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January 4th, 2021, the communication service Slack suffered a major outage. Teams working remotely found their primary communication method unavailable. The incident lasted over 4 hours, during which some customers had intermittent or delayed service, and others had no service at all. It was a reminder that even the most established tools are susceptible to downtime. This is a core lesson of SRE: that failure is inevitable.

SRE also teaches us the importance of planning for failure and reacting to it as resiliently as possible. Failures are not limited to our own systems, either. With the rise of microservices, our…

By: Darrell Pappa

“Sorry, but I’m just doing my job.” I heard this recently from a customer service representative. What they were saying made sense (afterall, we don’t have total control over our work environments), but it felt wrong. As a customer, I was left dissatisfied with our interaction. However, the representative assured me that they were simply following protocol. This got me thinking: can established practices and protocols sometimes get in the way of excellent customer experience?

As an SRE, I know one thing: we exist to serve an end user. That’s it. Sure, we are people, too, with…

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Implementing SRE is fundamentally about shifting culture, but it often means adding new tooling and processes to your team’s workflows to support that cultural change. Teams add new steps and checks to incident response procedures. Incident responders write retrospectives and create new meetings to review them. Engineers consult new tools like monitoring dashboards and SLOs. In other words, SRE creates another layer of consideration in development and operations.

With all of these additions, it may seem inevitable that new steps would slow down the process. But investing in reliability will actually save you time. …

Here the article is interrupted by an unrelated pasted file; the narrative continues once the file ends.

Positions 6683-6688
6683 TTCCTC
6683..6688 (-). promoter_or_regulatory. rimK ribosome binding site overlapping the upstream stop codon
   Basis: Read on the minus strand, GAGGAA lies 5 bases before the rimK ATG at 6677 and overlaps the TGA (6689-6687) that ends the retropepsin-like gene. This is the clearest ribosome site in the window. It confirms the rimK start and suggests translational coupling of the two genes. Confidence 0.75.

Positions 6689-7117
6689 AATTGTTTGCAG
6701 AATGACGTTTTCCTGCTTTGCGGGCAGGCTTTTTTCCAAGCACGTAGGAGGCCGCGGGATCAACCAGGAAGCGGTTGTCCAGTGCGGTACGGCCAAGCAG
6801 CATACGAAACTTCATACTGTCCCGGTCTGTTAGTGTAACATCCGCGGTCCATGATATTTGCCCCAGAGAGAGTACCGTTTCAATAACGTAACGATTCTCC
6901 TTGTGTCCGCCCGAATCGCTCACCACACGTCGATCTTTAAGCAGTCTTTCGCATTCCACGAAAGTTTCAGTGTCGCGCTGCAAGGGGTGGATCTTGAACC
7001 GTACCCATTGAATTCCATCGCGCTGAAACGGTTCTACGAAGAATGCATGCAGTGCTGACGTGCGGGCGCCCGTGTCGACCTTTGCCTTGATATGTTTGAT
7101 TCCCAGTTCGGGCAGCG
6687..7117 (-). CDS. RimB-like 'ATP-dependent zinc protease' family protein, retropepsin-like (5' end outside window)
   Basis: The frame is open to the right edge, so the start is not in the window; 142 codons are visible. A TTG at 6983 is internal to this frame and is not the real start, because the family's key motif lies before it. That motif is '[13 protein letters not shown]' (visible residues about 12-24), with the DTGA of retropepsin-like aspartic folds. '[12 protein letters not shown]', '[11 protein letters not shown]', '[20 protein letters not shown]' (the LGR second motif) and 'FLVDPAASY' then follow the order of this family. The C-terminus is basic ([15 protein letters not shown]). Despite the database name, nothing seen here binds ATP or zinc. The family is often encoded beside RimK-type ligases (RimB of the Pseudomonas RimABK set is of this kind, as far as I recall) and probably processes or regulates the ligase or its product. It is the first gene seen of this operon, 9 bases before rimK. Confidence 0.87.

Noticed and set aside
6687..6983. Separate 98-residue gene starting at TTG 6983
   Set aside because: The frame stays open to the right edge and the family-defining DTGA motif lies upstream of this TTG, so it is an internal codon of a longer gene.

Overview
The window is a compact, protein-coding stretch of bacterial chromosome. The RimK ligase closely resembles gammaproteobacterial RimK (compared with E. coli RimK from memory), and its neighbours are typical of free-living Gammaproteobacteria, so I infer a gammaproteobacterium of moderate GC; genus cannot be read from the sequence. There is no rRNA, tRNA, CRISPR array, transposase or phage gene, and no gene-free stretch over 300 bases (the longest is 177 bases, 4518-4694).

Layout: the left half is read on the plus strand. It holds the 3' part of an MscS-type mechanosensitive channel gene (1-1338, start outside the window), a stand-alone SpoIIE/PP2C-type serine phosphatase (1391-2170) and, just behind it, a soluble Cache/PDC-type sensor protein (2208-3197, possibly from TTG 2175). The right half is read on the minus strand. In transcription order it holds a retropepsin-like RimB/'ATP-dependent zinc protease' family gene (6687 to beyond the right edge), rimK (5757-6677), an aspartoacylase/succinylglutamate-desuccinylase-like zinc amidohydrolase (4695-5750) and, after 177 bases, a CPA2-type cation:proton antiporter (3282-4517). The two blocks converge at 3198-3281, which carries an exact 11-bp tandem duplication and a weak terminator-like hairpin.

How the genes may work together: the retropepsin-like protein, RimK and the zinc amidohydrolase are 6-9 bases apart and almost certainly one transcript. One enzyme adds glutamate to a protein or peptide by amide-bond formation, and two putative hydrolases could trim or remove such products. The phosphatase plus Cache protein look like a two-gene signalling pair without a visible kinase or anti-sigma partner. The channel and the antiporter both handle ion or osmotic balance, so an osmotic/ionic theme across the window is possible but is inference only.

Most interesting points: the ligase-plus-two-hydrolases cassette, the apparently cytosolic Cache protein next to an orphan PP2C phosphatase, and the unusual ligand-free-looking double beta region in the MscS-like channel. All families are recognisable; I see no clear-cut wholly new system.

In the reliability era, many services are migrating from in-house servers to the cloud. The cloud model allows your service to capitalize on the benefits of large hosting providers such as AWS, Microsoft Azure, or Google Cloud. These servers can be more reliable than in-house servers for reasons including:

  • Large hosting providers have many infrastructure redundancies, which means individual servers can fail without affecting customers
  • Cloud providers benefit from strong security measures to mitigate breaches
  • Clouds have high bandwidth and capacity, reducing the risk of outages

However, as with all things, cloud providers present their own risks and challenges as…

New year, new SRE! We’ve said goodbye to 2020 and hello to 2021. Here’s some of the most exciting Tweets, content, and events happening in the SRE and resilience engineering community so far this year.

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Tweets that have us twittering

Coders often talk about refactoring, but I’d like to see more “prefactorings” — refactoring done to make a subsequent change simpler. Put these into their own commits (or even PRs!) which are verifiably “no-impact”. Use them to make your “real” change more obvious and surgical.

- Tim Hockin (@thockin) January 4, 2021

Abstraction teaches us that we must elide details in order to be able…

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Giving you all you need to know about Site Reliability Engineering. https://www.blameless.com/blog/